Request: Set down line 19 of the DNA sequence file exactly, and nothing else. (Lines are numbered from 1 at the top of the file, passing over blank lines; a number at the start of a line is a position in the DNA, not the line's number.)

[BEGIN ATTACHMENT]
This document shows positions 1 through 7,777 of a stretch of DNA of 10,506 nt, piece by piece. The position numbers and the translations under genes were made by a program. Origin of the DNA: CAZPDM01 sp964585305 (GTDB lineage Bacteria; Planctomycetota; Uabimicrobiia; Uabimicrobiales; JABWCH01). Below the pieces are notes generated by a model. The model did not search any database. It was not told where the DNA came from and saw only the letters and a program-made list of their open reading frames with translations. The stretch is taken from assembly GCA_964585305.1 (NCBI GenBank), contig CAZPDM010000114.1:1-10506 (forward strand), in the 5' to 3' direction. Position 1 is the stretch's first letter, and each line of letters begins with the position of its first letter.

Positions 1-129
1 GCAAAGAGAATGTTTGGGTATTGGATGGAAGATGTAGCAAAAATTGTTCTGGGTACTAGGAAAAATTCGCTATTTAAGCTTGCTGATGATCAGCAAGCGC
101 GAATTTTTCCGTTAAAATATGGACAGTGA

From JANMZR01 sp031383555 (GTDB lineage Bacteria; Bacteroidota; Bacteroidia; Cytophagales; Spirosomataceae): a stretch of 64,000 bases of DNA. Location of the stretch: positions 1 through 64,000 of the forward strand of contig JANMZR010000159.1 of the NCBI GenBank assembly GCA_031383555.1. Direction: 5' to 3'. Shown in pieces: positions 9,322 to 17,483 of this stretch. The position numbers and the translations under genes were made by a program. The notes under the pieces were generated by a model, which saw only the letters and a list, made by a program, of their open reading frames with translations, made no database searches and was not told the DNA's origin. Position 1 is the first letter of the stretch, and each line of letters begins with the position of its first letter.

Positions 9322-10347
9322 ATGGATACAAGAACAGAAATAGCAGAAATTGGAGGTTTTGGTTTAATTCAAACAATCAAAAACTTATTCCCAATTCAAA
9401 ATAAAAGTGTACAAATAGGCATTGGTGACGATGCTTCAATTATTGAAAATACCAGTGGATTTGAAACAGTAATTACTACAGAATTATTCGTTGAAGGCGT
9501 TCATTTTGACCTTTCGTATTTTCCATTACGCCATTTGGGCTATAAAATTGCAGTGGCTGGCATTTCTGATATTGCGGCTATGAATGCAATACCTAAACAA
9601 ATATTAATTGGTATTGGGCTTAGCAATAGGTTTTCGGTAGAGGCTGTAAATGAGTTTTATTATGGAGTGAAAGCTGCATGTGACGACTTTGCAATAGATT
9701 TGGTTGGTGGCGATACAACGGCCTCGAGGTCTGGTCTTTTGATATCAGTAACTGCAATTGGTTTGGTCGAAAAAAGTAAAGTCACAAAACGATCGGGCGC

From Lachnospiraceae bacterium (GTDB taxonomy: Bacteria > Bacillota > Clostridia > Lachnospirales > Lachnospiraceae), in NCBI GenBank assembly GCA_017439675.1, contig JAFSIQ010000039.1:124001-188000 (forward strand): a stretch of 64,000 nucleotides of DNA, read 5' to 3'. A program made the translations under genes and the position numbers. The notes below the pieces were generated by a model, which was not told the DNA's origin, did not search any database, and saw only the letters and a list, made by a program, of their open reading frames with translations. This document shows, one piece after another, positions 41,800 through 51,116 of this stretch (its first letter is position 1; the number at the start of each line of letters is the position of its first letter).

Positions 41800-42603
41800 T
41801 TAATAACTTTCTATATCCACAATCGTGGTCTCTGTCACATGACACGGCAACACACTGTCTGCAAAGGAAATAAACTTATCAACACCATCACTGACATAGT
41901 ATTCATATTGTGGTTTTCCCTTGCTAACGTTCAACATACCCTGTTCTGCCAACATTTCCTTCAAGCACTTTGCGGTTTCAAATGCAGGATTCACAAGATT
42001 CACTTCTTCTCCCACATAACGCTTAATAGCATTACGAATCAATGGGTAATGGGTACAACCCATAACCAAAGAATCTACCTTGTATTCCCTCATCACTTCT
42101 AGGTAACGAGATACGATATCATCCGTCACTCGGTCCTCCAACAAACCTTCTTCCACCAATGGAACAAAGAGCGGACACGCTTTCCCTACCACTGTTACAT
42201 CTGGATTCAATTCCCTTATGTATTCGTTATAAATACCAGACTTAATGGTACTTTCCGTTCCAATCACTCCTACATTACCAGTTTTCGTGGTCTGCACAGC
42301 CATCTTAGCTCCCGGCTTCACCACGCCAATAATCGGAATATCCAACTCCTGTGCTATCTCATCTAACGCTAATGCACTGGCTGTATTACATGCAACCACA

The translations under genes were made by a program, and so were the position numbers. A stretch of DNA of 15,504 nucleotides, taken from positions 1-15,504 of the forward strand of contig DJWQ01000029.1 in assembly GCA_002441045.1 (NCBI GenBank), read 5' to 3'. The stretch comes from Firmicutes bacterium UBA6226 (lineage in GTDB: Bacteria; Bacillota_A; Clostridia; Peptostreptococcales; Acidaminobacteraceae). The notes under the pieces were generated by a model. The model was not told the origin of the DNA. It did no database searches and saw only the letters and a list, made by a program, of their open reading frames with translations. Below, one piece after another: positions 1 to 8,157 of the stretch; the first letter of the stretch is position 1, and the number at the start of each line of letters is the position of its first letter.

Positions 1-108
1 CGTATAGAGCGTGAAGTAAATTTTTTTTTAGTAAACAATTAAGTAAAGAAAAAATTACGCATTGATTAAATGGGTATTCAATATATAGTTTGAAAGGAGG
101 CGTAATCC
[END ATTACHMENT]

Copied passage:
42201 CTGGATTCAATTCCCTTATGTATTCGTTATAAATACCAGACTTAATGGTACTTTCCGTTCCAATCACTCCTACATTACCAGTTTTCGTGGTCTGCACAGC